Medal of Honor recipient shares story with, expresses appreciation for Arnold AFB craft crews

  • Published
  • By Bradley Hicks
  • AEDC Public Affairs

As he recounted his experiences during the Vietnam War, Medal of Honor recipient Gary “Mike” Rose briefly digressed from his narrative several times to convey his gratitude to the craft crews at Arnold Air Force Base gathered to hear him speak.

“Those of us who ended up getting these awards, we couldn’t do it without you guys,” Rose said to those present. “In case somebody has never thanked you, ladies and gentlemen, for what you have done and what you are doing, on behalf of the United States Army, the Medal of Honor Society and myself personally, I want to say ‘thank you’ to all of you. You probably will never know how much good you’ve done out there in the world.”

Rose visited Arnold AFB on May 15 to meet and share his story with members of the instrumentation technician and condition-based maintenance craft groups employed at the installation.

Around a year ago, Robert Hastings, an electrician in the CBM crew, began printing out information on Medal of Honor recipients. Their accounts were read during weekly “toolbox” meetings to help remind fellow craft personnel of their purpose at Arnold and the importance of their work. Hastings noticed the website he pulled the Medal of Honor stories from included contact information for the Medal of Honor Society. He reached out to see if any of the recipients would like to visit Arnold and meet with the craft workers. He was put in contact with Rose, who resides in Huntsville, Alabama.

The only thing Rose asked for in exchange for his time was a cup of coffee.

The Medal of Honor is the nation’s highest medal for valor in combat that can be awarded to members of the armed services, the U.S. Army website states. The medal was first authorized in 1861 for sailors and marines, and for soldiers the following year. Since then, more than 3,400 Medals of Honor have been awarded to members of all Department of Defense services and the Coast Guard.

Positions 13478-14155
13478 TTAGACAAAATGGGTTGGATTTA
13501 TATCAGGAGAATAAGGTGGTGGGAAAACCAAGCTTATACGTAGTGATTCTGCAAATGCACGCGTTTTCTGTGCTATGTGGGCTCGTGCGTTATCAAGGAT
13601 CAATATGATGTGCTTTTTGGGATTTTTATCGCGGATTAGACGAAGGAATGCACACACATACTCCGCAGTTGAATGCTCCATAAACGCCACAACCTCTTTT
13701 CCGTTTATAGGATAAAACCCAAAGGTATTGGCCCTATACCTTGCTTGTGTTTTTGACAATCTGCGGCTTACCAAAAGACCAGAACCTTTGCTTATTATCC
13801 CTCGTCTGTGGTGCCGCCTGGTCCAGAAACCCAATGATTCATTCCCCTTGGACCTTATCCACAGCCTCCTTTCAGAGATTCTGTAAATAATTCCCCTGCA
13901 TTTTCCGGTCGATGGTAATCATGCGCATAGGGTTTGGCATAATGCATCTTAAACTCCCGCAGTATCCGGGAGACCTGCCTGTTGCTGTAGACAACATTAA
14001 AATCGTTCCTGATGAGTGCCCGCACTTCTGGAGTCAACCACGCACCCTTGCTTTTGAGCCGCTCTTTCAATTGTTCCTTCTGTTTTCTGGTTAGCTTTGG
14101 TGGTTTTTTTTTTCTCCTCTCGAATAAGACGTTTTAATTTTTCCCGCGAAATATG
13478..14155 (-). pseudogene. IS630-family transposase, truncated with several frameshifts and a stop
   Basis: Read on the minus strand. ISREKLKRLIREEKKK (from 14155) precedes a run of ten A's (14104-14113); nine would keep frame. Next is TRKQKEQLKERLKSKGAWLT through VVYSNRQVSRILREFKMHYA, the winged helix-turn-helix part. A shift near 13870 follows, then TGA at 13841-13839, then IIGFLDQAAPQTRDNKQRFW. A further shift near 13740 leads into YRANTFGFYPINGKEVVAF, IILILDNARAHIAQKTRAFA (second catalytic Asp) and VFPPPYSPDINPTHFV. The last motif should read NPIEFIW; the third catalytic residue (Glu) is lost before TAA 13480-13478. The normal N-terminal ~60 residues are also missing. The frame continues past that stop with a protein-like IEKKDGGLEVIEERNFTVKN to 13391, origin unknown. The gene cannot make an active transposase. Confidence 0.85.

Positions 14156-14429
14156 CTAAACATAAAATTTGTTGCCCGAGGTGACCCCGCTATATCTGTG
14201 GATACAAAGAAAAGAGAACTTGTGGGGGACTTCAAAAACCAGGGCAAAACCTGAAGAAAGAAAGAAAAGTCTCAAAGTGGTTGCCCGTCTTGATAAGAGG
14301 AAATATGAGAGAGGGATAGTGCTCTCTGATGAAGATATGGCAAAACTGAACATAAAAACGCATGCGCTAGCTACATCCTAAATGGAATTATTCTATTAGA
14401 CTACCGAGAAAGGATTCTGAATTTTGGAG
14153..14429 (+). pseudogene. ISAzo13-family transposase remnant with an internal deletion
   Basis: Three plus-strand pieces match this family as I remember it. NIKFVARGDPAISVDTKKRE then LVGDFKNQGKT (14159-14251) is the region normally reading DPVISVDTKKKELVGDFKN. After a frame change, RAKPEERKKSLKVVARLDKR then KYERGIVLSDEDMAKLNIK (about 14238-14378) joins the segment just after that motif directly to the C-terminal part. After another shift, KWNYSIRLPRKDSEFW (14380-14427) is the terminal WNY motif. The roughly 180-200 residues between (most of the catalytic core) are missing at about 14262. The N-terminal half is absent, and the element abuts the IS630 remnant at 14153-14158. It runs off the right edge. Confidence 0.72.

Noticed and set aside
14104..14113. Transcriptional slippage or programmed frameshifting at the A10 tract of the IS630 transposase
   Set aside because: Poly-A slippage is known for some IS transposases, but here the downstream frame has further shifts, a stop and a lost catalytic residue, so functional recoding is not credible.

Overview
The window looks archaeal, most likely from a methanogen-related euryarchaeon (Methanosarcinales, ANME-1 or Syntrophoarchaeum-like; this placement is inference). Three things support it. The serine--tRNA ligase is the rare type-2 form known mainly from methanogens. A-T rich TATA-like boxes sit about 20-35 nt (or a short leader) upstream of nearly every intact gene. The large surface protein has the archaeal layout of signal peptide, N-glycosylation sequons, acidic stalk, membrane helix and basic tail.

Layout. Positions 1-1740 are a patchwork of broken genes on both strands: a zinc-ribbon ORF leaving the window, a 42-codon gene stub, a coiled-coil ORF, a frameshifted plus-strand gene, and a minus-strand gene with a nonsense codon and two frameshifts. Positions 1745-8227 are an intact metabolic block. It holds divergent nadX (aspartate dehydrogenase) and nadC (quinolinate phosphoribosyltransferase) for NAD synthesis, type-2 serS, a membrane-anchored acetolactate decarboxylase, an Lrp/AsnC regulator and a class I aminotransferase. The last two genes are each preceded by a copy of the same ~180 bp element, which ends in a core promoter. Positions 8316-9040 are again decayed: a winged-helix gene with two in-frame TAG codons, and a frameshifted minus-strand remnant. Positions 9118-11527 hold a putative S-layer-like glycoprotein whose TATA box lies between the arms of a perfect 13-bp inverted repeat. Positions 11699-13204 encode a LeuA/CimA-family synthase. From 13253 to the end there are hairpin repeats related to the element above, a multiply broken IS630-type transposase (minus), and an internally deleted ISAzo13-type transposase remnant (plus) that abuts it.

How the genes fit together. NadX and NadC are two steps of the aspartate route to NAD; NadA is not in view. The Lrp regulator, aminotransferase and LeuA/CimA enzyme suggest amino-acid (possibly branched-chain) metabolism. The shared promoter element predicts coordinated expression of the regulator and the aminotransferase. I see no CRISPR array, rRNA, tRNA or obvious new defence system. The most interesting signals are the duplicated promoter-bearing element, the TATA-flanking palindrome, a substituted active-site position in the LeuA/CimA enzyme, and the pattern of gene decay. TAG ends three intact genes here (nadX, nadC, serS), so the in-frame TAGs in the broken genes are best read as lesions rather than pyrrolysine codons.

Rose was awarded the Medal of Honor on Oct. 23, 2017, during a ceremony at the White House in Washington, D.C. Rose is credited with saving as many as 70 lives through his dedication to administering treatment to the injured in the face of immense danger.

“Your will to endure, your love for your fellow soldier, your devotion to your country inspires us all,” then-U.S. President Donald Trump said to Rose during his Medal of Honor ceremony. “I have to tell you, that is something. Nations are formed out of the strength and patriotism that lives in the hearts of our heroes.”

In April 1967, a then-19-year-old Rose enlisted in the Army. After attending basic training, Advanced Individual Training and the U.S. Army Jump School, he began Special Forces Training at Fort Bragg, North Carolina, in October 1967. The following year, he graduated as a Special Forces medic and was assigned to the 7th Special Forces Group. In April 1969, he was assigned to the 46th Special Forces Company, headquartered in Lopburi, Thailand. In April of the following year, Rose was reassigned to the Military Assistance Command, Vietnam – Studies and Observations Group, 5th Special Forces Group.

It was during his time with the 5th Special Forces Group that Rose was involved in Operation Tailwind, the battle for which he would be awarded two Purple Hearts and the Medal of Honor.

Operational Tailwind, which Rose described as a “96-hour gunfight,” occurred near Chavane, Laos, over the four-day period from Sept. 11-14, 1970. Rose was part of a company-sized exploitation force made up of American, Vietnamese and indigenous paramilitary Montagnard personnel.

Rose was the lone medic in the company.

As soon as the company crossed the Laotian border on Marine Corps helicopters, they began taking enemy groundfire for the next 45 minutes, Rose said.

The company was inserted more than 40 miles inside enemy-controlled territory on the first day of the mission.

“We were really deep into Laos,” Rose said. “In fact, it was the deepest penetration a U.S. force has ever made into Laos. We were actually closer to Thailand than we were to Vietnam.”

Casualties were beginning to mount by the time the company made it to the landing zone.

“We hit the LZ, and we had to step over people getting off the helicopter because the wounded were already starting to stack up,” Rose said.

Once on the ground, the company moved deep into enemy territory, according to Rose’s Medal of Honor biography posted on the U.S. Army website. They soon made contact with an enemy squad, and two Americans and two Montagnard soldiers were wounded.